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Submission + - Adobe admits to using 'synthetic' deblur images in (dpreview.com) 1

ColdWetDog writes: Adobe has admitted an image used in its 'image deblur' presentation was artificially blurred for the purposes of the demonstration. The company said the blur on the image was 'more complicated than anything we can simulate using Photoshop's blur capabilities.' It described the move as 'common practice in research' and defended the use of the image because 'we wanted it to be entertaining and relevant to the audience.' The other images shown were the result of camera shake, it said.

Adobe has photoshopped Photoshop.

Submission + - CCP to lay off 20% of its staff, refocus on EVE (eveonline.com)

zergl writes: CCP games just announced that 20% of its staff will be laid off due to their overextension on developing three titles at the same time while bleeding subscribers on their flagship title EVE Online. The World Of Darkness MMO will be put on the back burner while remaining resources will be put towards EVE and getting Dust 514 launched successfully.
This comes as not much of a surprise considering the financial situation CCP was in with liquid assets about to run out well before the Dust launch next year which was discovered when the 2010 financial report was analyzed on a community forum.


Submission + - Who Killed Videogames? (insertcredit.com)

jjp9999 writes: "Video game developer and novelist Tim Rogers exposes the underbelly of free-to-play games that use real-world currency. They're not trying to entertain you—they're trying to get you hooked. Every minute you wait is being factored in by men in suits reeling you into a cycle of addiction so they can keep you coming for more, and hopefully opening your wallet to buy premium points here and there. To do this, they intentionally give you an hour worth of gameplay dragged out over the course of a week to keep it on your mind, dropping coins here and there for you to pick up, and playing on your own sense of work and profit to keep you coming back."

Submission + - Air Force gets defensive about drone virus (networkworld.com)

coondoggie writes: "The Air Force today tried to quash the firestorm of criticism around its handling of the computer virus that hit its unmanned drone program last month.

In a tersely worded release the Air Force said: "To correct recent reporting, the malware detected on stand-alone systems on Creech Air Force Base, Nev., in September, has not affected Remotely Piloted Aircraft operations."


Submission + - How Torrents Are Good For The World (thecompiler.org)

gzomartin writes: When most people think of torrents they usually think of piracy, cracked software, ripped movies and leaked information. One important thing they never think about is how torrents help directors in other countries.

Submission + - Eric Raymond Defends Stallman Over Jobs Remarks (muktware.com) 1

N!NJA writes: Many have already read on the Internets what Richard Stallman said about Steve Jobs:

"Steve Jobs, the pioneer of the computer as a jail made cool, designed to sever fools from their freedom, has died. As Chicago Mayor Harold Washington said of the corrupt former Mayor Daley, "I'm not glad he's dead, but I'm glad he's gone." Nobody deserves to have to die — not Jobs, not Mr. Bill, not even people guilty of bigger evils than theirs. But we all deserve the end of Jobs' malign influence on people's computing. Unfortunately, that influence continues despite his absence. We can only hope his successors, as they attempt to carry on his legacy, will be less effective."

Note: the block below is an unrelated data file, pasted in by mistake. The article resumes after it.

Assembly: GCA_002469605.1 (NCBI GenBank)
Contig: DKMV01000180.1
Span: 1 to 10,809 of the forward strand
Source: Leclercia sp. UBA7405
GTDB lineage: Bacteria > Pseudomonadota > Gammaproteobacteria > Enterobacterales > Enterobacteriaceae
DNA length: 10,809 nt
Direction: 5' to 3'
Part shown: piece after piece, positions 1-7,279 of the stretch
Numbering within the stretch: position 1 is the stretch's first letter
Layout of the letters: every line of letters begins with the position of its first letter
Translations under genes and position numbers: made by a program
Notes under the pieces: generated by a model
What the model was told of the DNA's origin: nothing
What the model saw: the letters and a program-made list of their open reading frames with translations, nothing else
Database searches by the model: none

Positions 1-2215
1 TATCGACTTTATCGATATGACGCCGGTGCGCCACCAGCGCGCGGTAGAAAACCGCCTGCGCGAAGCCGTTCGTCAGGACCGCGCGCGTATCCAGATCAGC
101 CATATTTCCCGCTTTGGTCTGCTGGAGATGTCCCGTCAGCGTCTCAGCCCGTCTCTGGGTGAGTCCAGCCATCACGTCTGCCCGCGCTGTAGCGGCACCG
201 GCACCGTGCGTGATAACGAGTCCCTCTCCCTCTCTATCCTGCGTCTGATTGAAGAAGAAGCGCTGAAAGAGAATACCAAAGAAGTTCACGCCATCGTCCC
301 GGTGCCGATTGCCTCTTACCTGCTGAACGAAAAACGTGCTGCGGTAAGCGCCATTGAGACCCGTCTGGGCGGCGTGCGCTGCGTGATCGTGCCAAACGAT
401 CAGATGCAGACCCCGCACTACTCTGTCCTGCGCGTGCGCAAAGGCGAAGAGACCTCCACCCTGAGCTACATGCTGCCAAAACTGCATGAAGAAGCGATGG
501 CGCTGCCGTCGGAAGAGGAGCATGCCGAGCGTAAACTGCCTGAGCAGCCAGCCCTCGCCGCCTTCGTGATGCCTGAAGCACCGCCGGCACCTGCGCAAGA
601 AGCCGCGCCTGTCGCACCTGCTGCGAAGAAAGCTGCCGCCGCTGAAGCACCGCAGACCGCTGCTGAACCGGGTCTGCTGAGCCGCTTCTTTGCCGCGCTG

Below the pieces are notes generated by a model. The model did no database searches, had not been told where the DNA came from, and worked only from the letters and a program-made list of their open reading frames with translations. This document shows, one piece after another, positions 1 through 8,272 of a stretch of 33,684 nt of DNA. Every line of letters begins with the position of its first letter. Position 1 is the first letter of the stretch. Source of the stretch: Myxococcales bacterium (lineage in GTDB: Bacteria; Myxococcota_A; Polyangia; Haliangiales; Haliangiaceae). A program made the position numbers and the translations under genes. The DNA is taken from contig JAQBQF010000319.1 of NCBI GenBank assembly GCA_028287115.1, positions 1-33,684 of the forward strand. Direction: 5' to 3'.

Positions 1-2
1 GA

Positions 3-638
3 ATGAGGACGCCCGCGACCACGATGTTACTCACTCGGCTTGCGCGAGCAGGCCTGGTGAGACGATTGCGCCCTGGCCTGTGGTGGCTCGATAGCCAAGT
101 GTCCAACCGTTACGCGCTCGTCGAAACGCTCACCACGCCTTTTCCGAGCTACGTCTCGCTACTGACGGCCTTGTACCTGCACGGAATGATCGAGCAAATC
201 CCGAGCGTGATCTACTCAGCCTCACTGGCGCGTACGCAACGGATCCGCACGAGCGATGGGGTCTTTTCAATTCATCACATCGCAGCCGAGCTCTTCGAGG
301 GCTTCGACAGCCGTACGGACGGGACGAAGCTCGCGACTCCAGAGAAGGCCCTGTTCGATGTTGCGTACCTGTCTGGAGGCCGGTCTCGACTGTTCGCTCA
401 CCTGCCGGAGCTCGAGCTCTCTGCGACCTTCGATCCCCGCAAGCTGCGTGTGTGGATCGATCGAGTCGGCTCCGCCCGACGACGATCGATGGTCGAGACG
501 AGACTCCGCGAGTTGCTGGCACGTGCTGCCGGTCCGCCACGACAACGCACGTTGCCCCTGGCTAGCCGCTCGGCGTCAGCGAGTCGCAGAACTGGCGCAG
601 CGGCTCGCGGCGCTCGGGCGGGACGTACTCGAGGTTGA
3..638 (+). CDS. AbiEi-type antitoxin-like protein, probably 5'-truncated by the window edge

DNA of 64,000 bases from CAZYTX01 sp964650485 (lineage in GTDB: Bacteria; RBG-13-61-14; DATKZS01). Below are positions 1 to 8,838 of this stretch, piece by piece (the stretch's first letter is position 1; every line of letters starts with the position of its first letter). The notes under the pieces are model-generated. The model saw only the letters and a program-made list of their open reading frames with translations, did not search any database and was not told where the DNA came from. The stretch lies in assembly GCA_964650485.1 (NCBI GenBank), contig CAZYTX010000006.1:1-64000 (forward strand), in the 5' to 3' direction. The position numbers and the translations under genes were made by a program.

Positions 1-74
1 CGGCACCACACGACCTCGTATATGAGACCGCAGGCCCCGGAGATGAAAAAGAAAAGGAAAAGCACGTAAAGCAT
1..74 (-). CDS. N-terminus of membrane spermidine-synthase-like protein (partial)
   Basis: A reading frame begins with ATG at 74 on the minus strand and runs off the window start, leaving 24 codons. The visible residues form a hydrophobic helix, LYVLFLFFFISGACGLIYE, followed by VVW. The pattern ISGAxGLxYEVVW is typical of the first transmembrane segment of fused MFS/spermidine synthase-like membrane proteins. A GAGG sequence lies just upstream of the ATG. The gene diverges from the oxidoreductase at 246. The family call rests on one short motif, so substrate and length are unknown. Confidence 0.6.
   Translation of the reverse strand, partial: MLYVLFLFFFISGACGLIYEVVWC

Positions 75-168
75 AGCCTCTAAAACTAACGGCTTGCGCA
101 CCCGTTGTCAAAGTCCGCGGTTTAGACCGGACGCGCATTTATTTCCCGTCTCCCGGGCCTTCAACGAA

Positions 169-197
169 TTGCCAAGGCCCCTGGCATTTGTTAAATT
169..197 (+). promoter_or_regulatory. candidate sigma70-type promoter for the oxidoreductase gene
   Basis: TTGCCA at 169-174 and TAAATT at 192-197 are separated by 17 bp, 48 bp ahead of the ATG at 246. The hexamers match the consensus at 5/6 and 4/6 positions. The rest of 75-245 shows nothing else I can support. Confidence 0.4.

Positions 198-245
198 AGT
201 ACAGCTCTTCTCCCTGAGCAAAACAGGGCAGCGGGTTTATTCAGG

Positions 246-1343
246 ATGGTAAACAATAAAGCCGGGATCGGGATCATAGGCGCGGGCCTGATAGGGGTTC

Source: http://latimesblogs.latimes.com/technology/2011/10/steve-jobs-stallman-dissenting-view.html

Eric S Raymond, the author of Cathedral in Bazaar has come out to defend Richard M Stallman:

"But the Mac also set a negative pattern that Jobs was to repeat with greater amplification later in his life. In two respects; first, it was a slick repackaging of design ideas from an engineering tradition that long predated Jobs (in this case, going back to the pioneering Xerox PARC WIMP interfaces of the early 1970s). Which would be fine, except that Jobs created a myth that arrogated that innovation to himself and threw the actual pioneers down the memory hole."

"Second, even while Jobs was posing as a hip liberator from the empire of the beige box, he was in fact creating a hardware and software system so controlling and locked down that the case couldn’t even be opened without a special cracking tool. The myth was freedom, but the reality was Jobs’s way or the highway. Such was Jobs’s genius as a marketer that he was able to spin that contradiction as a kind of artistic integrity, and gain praise for it when he should have been slammed for hypocrisy."

"What’s really troubling is that Jobs made the walled garden seem cool. He created a huge following that is not merely resigned to having their choices limited, but willing to praise the prison bars because they have pretty window treatments."

Source: http://www.muktware.com/news/2623


Submission + - McNealy: I would have run HP if they asked (networkworld.com)

alphadogg writes: Scott McNealy, the former chairman and CEO of Sun Microsystems, would have accepted the job of running Hewlett-Packard if he had been asked, he said this week. McNealy was among the candidates interviewed for the position, he said, in a contest that ultimately went to Meg Whitman, the former CEO of eBay. "I was asked to come interview, and I told them I would do the job if they couldn't find a suitable candidate," McNealy said Wednesday in an interview at his home in Silicon Valley. On Wednesday, McNealy launched a new company, a social gaming startup called WayIn, where he is chairman and lead fundraiser.

Submission + - slashdot blocked in china 2

tvlinux writes: I woke up this morning, and accessed /. I received a "connection reset". After living in China to a few years, I know what that means. Slashdot is being blocked by "Golden Shield". I am in ShenZhen, anybody else being blocked?
Slashdot is a great place to keep track of the latest technology advances. Google is some times throttled. Many other technical sites are blocked just because they are on a blog site.